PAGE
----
Restoring a classic car takes plenty of time, money and elbow grease, and one of the biggest challenges can be finding the parts you need. Take this quiz to find out more about classic cars and how to track down all the pieces required to get them up and running!
No one's going to hold your hand in the junkyard. Sorting gems from junk is up to you. Thus, it's easier to find what you're looking for if you have at least some experience.
With searchable databases that allow you to enter the make/model/year of your car and the part you need, you can usually find what you're looking for in top condition, direct from dealers. Just keep in mind that you're also likely to pay top dollar for the convenience.
Generally, the more footwork on your part, the lower the cost. And at the junkyard, plan to put in the footwork.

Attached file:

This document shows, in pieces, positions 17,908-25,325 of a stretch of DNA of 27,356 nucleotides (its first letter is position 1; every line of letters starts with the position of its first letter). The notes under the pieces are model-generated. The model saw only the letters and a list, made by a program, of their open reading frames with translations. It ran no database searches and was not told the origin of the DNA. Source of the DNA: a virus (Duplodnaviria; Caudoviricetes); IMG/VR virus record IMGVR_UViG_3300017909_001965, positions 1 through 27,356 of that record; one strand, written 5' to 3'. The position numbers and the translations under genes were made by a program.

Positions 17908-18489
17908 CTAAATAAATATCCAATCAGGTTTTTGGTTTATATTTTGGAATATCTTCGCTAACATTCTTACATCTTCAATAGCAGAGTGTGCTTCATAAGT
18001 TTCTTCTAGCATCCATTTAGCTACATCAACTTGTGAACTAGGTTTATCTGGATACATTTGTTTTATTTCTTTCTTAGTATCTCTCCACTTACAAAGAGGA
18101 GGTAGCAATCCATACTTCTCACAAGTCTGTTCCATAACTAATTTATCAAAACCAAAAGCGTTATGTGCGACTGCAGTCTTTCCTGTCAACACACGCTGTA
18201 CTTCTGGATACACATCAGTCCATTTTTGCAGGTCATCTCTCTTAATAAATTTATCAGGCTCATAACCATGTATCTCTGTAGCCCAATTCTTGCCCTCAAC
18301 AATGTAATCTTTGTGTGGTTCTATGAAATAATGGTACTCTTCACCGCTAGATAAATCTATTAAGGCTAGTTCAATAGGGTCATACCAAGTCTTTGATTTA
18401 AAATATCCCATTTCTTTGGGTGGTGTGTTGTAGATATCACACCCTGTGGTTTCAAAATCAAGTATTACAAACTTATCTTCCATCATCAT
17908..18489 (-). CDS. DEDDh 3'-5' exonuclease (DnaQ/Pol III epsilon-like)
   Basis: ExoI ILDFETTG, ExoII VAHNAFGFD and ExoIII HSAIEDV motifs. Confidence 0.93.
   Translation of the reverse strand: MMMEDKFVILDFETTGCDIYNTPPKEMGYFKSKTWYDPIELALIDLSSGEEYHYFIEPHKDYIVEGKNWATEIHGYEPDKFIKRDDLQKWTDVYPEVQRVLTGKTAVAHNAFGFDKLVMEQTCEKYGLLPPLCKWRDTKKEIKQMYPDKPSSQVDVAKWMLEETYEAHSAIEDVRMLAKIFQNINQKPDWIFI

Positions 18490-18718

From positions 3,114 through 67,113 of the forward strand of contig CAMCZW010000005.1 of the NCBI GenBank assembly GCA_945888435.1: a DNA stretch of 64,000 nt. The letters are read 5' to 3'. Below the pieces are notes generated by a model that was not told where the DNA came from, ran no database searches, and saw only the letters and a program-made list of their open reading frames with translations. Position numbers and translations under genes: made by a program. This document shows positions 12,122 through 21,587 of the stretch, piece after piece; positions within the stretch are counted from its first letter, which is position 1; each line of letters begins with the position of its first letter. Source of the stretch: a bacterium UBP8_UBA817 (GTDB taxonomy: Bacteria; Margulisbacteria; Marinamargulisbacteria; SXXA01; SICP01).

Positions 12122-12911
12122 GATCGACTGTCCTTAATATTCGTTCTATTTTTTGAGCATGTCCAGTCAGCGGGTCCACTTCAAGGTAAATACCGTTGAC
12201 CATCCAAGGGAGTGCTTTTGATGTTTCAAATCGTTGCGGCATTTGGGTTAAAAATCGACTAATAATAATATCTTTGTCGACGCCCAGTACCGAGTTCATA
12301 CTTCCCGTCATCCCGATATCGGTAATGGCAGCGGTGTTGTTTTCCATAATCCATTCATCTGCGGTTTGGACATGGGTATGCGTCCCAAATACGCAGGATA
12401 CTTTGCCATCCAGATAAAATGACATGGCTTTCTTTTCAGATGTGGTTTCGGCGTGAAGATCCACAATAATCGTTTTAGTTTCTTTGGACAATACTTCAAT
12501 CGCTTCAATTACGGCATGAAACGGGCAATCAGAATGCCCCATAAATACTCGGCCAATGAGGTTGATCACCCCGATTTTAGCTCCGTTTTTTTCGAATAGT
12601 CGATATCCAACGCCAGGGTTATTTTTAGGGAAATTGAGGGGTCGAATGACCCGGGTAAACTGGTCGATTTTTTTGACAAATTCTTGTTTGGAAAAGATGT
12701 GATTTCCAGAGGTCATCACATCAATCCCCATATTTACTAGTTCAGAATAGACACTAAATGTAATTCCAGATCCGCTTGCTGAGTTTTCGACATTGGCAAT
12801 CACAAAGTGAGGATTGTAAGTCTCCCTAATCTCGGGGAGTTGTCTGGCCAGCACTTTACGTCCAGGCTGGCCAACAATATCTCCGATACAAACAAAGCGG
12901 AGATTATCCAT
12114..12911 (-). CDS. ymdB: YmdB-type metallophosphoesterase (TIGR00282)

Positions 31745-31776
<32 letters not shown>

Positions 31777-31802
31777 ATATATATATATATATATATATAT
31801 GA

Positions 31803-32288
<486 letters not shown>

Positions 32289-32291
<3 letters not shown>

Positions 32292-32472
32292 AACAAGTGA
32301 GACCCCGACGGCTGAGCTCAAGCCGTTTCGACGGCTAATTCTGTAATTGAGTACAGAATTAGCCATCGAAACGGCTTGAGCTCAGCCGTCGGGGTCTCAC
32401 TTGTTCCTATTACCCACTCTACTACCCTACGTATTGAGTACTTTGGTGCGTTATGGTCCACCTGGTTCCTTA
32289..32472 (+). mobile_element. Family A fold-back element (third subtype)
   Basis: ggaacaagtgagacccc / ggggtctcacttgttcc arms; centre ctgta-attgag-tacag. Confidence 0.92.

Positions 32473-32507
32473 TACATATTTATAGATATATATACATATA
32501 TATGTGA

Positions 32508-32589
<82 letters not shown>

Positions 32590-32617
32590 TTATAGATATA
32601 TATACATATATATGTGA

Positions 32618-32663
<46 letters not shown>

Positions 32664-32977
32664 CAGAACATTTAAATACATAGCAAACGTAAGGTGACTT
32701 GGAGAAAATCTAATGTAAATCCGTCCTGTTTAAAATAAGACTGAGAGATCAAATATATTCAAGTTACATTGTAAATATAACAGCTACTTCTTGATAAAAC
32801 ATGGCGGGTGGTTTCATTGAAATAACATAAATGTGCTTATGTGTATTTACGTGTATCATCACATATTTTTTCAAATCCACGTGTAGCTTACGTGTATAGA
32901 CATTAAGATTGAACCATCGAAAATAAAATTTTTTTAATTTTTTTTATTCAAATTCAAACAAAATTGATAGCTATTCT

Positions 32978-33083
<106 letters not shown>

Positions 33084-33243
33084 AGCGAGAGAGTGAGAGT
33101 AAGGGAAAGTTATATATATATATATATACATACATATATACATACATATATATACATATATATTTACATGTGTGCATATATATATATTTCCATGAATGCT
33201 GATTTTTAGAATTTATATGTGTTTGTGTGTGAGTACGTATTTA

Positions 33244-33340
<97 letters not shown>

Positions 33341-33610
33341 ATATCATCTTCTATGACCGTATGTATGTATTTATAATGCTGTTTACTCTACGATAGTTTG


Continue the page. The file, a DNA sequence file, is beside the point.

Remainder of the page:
While some classic car enthusiasts consider knock-off parts cheating, the main reason to be wary of off-brand parts is that you have to evaluate their quality with the same skepticism you'd use when buying salvage parts.
There are some things that require both specialized equipment and expertise, and painting is one of them. Leave it to a pro.
The Classic Car Club of America defines "classic" as between 20 and 40 years old.
While they were invented in the late 19th century, seatbelts didn't become standard on American autos until Congress mandated their use in 1959.
Rather than lugging heavy metal parts back to a shop, a variety of portable hardness testers allow you to evaluate metal quality quickly and easily while walking around a junkyard.
An acid treatment can leave a rusty piece looking new. However, it may never be as strong as it once was.
In fact, the Gremlin makes most lists of the worst cars ever built. Happy hunting!